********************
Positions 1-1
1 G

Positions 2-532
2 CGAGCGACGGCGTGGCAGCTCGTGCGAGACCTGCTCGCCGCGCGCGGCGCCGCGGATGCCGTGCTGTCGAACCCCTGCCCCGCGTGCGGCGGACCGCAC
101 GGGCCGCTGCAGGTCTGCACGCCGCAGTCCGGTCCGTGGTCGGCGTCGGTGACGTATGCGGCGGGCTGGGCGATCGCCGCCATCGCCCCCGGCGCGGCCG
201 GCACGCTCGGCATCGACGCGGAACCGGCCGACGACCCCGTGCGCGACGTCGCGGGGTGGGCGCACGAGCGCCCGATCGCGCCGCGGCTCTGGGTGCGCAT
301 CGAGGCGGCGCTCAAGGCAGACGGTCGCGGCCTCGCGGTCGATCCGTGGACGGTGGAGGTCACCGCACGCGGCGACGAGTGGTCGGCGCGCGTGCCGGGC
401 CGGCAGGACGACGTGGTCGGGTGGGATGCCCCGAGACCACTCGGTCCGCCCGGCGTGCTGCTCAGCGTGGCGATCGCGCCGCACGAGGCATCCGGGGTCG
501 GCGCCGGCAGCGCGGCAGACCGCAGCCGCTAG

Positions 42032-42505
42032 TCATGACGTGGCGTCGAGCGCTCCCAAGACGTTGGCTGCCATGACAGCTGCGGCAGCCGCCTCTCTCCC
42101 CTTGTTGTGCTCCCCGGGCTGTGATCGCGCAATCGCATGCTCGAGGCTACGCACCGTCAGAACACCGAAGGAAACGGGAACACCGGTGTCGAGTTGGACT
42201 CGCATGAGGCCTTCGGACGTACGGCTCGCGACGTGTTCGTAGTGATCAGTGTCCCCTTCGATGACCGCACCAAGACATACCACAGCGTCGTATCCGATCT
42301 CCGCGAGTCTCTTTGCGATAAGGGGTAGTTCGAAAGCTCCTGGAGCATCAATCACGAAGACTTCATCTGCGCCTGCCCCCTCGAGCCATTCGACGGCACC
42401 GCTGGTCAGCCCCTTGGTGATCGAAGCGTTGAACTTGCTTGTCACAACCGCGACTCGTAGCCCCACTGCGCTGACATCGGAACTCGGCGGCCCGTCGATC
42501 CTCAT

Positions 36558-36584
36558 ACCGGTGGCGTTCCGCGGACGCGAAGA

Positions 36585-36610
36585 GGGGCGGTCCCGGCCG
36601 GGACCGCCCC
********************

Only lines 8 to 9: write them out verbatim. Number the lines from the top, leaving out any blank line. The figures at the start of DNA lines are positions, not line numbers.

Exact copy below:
401 CGGCAGGACGACGTGGTCGGGTGGGATGCCCCGAGACCACTCGGTCCGCCCGGCGTGCTGCTCAGCGTGGCGATCGCGCCGCACGAGGCATCCGGGGTCG
501 GCGCCGGCAGCGCGGCAGACCGCAGCCGCTAG